Wind power could feed 20 percent of the US energy diet. But first, the country needs a new energy network.
Out across this wind-swept, wheat-growing state, Jeffrey Nelson sees a new crop rising – electricity from the world’s largest wind-turbine farms sending electrons thousands of miles east to Chicago or Boston.
But it’s a vision the South Dakota Wind Energy Association president says will never happen without something far larger, more controversial, and even more expensive: gigantic new high-voltage transmission lines.
Depending on whom you talk to, emerging plans to build 765,000 volt transmission lines to bring power from the “Saudi Arabia of wind” in the Dakotas to population centers in the Midwest and East Coast are either vital to the nation or a boondoggle waiting to happen.
“This state has vast resources it can’t use without building new power lines,” says Mr. Nelson, gesturing at lines on a grid map at the East River Electric Power Cooperative in Madison, where he is manager. “These high-voltage lines are like farm-to-market roads, but instead of wheat, it’s electricity being transported. We need to think in those terms.”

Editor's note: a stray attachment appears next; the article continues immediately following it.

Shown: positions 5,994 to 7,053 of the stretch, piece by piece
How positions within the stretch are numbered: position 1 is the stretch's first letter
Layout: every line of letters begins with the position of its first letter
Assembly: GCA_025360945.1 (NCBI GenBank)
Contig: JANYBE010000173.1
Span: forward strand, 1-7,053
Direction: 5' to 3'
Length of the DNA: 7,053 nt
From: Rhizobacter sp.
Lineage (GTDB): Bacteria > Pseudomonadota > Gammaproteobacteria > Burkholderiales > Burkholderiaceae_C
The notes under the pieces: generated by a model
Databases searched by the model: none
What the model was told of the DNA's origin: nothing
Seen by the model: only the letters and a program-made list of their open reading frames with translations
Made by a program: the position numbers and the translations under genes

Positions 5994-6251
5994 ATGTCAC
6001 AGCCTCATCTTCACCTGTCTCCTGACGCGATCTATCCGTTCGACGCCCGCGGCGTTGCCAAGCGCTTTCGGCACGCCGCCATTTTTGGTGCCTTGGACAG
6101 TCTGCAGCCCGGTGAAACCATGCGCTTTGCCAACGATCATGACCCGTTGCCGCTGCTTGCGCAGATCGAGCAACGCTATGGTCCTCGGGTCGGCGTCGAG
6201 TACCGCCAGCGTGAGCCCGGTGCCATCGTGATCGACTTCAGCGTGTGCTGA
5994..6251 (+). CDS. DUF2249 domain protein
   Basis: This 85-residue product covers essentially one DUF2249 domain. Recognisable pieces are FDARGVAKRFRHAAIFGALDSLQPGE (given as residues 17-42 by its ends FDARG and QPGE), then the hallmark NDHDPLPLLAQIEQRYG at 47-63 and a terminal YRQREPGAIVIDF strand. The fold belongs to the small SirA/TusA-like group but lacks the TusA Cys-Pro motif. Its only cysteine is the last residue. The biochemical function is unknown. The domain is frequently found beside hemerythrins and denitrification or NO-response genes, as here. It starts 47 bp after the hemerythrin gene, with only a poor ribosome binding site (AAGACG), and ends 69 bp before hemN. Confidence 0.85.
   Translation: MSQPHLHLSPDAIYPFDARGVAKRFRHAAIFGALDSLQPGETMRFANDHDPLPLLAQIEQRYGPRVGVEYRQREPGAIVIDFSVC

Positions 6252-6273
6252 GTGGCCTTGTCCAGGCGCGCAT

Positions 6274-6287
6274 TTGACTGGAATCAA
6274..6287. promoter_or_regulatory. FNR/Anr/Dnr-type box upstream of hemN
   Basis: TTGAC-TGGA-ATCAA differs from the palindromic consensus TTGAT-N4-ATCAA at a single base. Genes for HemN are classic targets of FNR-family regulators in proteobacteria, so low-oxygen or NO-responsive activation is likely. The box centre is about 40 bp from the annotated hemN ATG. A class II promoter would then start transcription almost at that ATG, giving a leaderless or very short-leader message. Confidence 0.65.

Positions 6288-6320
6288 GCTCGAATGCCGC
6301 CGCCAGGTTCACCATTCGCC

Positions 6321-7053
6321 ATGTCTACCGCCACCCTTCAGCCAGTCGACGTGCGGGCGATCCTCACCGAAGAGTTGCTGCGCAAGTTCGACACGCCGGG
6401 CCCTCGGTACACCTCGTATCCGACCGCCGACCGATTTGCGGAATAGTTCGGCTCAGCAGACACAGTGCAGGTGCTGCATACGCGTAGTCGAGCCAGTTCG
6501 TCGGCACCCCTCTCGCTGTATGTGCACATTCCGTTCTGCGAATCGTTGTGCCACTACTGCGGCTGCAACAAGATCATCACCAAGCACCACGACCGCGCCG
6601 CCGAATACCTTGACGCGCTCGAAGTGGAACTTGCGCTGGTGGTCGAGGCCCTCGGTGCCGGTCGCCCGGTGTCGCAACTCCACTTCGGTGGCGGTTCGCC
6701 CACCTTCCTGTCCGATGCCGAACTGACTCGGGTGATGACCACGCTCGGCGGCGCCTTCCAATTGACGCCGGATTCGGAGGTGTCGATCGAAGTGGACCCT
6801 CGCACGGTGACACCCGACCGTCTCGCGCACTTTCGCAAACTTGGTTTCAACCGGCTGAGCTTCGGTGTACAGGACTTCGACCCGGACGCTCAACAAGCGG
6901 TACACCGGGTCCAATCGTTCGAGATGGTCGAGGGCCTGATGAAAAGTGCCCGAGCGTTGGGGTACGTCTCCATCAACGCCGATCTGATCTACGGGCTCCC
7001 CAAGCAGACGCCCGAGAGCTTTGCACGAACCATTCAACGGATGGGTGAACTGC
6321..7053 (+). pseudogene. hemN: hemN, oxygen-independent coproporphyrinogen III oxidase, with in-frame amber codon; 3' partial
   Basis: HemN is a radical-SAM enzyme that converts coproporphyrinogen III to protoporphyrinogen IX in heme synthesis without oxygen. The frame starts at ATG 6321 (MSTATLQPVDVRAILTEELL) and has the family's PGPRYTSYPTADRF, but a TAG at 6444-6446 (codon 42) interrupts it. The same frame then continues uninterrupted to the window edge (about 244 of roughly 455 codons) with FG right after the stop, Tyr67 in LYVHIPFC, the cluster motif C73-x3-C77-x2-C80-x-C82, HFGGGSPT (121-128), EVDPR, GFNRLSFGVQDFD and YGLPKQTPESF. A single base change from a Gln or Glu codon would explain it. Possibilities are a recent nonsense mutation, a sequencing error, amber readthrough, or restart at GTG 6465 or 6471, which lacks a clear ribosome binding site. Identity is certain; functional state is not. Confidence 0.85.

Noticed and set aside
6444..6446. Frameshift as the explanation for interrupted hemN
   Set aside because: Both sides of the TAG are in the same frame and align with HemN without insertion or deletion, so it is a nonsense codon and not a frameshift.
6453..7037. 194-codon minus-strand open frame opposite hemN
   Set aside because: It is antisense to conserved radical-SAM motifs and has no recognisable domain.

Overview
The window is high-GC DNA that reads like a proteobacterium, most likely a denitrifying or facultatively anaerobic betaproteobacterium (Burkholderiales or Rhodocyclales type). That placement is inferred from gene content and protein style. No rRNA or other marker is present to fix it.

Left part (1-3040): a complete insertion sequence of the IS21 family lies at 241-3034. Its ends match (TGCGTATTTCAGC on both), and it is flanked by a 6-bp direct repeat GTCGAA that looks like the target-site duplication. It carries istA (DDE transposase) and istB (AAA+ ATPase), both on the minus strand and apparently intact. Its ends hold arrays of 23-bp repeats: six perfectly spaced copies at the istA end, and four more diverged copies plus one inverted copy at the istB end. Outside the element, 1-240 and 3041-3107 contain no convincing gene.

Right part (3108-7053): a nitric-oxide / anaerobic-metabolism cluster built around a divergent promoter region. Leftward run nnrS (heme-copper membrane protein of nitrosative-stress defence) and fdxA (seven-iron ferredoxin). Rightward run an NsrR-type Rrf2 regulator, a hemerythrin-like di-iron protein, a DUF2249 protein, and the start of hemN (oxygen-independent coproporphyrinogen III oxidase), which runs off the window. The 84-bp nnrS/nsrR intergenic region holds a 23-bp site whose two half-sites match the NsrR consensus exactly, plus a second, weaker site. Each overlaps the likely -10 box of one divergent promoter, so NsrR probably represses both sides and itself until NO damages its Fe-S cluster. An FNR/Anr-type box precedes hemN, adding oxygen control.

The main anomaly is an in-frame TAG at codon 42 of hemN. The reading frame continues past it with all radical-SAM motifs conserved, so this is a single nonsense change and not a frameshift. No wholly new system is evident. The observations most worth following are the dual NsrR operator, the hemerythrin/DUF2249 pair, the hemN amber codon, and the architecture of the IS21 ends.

Many are clearly doing just that.
With political winds blowing toward renewable energy, power-line proposals are popping up to carry wind power around the country. President Obama has said he wants to see renewable wind from the plains help power cities like Chicago. The US Department of Energy last year reported that the nation could harvest 20 percent of its electricity from wind by 2020, much of it by tapping wind energy in places like South Dakota, which boasts the fourth best wind resource in the nation.
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